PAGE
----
Another supplier Retail Dive spoke with, who asked not to be named out of fear of damaging customer relationships, said that "every retailer and their brother was picking up the phone wanting to cancel" orders after store closures. For suppliers generally, products tied to canceled orders were everywhere along the supply chain: in warehouses, ports, on the water, on trucks on their way to retailers.
Betterson said that litigating canceled orders wouldn't be worth the effort and expense for many suppliers, as did others Retail Dive spoke with.
"It furthers the point that the suppliers are really looking at this as a partnership," Cantalupo said. "They understand the world we're living in and they're being reasonable."
In April, top executives at Stage Stores — a retailer already struggling with liquidity strains before the pandemic hit — told its supplier base it would require concessions on payment terms from them as the retailer tries to avoid bankruptcy.
Stage Stores is just one of dozens, if not more, of retailers making similar demands or requests, or demands thinly veiled as requests.
As with cancelations, there's little smaller suppliers can do when retailers ask for longer payment terms. "We have no recourse to go to but for our retailers to pay us," Betterson said.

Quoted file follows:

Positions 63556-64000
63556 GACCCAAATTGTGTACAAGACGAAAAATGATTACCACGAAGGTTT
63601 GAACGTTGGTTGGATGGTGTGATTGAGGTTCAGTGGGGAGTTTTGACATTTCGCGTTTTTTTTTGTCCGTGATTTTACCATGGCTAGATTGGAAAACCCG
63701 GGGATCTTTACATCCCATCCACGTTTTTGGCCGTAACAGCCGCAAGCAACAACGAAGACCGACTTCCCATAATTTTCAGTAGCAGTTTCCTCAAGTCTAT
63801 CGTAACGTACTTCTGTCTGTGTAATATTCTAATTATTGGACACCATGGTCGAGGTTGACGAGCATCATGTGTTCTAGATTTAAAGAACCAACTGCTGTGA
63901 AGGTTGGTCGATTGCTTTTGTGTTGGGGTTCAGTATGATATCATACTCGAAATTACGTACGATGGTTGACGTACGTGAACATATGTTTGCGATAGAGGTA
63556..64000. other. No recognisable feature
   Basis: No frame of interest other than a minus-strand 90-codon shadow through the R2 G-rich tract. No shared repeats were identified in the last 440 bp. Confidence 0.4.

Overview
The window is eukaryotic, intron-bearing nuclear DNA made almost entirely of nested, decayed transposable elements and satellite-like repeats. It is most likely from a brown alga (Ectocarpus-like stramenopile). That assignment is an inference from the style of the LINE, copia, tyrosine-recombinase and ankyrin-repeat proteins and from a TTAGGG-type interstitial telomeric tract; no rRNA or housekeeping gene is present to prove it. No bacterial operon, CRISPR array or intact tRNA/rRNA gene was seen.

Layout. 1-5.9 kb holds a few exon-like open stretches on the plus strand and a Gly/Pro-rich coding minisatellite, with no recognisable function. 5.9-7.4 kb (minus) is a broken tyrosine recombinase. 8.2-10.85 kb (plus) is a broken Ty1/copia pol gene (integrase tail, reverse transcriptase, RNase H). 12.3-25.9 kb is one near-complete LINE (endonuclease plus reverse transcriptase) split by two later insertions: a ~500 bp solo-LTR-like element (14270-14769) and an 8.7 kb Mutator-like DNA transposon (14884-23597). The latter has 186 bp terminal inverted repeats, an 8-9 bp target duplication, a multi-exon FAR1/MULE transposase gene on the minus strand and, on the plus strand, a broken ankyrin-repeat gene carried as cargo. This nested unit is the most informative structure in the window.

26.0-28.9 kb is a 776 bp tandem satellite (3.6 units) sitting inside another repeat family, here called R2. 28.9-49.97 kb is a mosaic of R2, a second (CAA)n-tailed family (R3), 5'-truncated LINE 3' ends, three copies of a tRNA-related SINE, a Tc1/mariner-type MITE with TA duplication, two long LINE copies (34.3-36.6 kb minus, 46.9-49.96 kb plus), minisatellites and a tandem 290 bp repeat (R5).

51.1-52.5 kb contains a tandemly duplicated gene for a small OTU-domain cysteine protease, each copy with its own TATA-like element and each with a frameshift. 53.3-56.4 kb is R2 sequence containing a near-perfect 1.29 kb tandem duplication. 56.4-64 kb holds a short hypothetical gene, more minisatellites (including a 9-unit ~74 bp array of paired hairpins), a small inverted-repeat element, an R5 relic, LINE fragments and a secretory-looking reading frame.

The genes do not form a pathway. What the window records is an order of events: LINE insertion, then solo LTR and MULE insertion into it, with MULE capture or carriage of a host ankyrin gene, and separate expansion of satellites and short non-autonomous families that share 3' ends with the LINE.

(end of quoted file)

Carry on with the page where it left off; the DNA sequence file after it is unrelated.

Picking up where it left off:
And there again, suppliers understand the situation is dire and the circumstances extraordinary. "Where we have receivables, we're being asked for extended terms, and we're giving those terms where we can," Jay Foreman, CEO of toy maker BasicFun!, said in an interview. "How can you pay us if you have goods sitting in a closed store?"
For suppliers that don't like the terms, they have few if any options with much of the retail world shut down outside of grocers and mass merchants — the Walmarts and Targets of the world — that are staying open as essential retailers. But that's a limited market, and getting products in those stores has always been competitive.
"It's always a negotiation, and the suppliers realize that and they're pushing back where they can," Cantalupo said. "Right now, what's the sense of pushing back? No one's buying goods from you. You can't force someone to pay you. They're gonna pay you when they pay you."
Cantalupo added that suppliers are hoping to have more leverage once physical retail reopens. "The retailers need to be careful that they don't alienate their suppliers for when the doors do reopen," he said. "There might not be unlimited merchandise to go around."
As part of the retail ecosystem, suppliers are going through many of the same challenges as retailers. Revenue has dropped off or disappeared, making cash a scarce resource. And so companies are making all the same tough decisions as retailers.
"We have furloughed employees. We have terminated employees. We have cut salaries to employees. All three," Betterson said. Other suppliers Retail Dive spoke with had furloughed or laid off employees as well.